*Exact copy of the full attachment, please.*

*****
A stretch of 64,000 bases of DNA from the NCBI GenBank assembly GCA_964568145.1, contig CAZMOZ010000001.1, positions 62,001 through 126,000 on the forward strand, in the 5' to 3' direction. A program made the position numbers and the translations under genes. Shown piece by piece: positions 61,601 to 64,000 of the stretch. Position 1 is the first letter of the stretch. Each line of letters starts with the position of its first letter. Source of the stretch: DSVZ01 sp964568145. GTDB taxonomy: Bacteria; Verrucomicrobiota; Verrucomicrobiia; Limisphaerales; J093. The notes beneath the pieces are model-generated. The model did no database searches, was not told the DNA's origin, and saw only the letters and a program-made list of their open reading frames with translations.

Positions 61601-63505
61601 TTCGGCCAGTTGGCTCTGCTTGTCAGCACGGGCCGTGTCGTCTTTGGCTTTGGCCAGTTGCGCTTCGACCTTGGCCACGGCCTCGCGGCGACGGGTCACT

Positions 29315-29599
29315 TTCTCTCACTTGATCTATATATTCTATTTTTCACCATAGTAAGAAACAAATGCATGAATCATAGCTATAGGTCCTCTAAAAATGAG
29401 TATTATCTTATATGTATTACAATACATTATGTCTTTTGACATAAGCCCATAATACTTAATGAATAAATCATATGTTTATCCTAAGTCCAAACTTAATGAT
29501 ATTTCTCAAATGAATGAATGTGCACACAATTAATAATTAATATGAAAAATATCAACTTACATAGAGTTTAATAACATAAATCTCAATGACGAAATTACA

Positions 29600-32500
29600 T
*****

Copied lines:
A stretch of 64,000 bases of DNA from the NCBI GenBank assembly GCA_964568145.1, contig CAZMOZ010000001.1, positions 62,001 through 126,000 on the forward strand, in the 5' to 3' direction. A program made the position numbers and the translations under genes. Shown piece by piece: positions 61,601 to 64,000 of the stretch. Position 1 is the first letter of the stretch. Each line of letters starts with the position of its first letter. Source of the stretch: DSVZ01 sp964568145. GTDB taxonomy: Bacteria; Verrucomicrobiota; Verrucomicrobiia; Limisphaerales; J093. The notes beneath the pieces are model-generated. The model did no database searches, was not told the DNA's origin, and saw only the letters and a program-made list of their open reading frames with translations.

Positions 61601-63505
61601 TTCGGCCAGTTGGCTCTGCTTGTCAGCACGGGCCGTGTCGTCTTTGGCTTTGGCCAGTTGCGCTTCGACCTTGGCCACGGCCTCGCGGCGACGGGTCACT

Positions 29315-29599
29315 TTCTCTCACTTGATCTATATATTCTATTTTTCACCATAGTAAGAAACAAATGCATGAATCATAGCTATAGGTCCTCTAAAAATGAG
29401 TATTATCTTATATGTATTACAATACATTATGTCTTTTGACATAAGCCCATAATACTTAATGAATAAATCATATGTTTATCCTAAGTCCAAACTTAATGAT
29501 ATTTCTCAAATGAATGAATGTGCACACAATTAATAATTAATATGAAAAATATCAACTTACATAGAGTTTAATAACATAAATCTCAATGACGAAATTACA

Positions 29600-32500
29600 T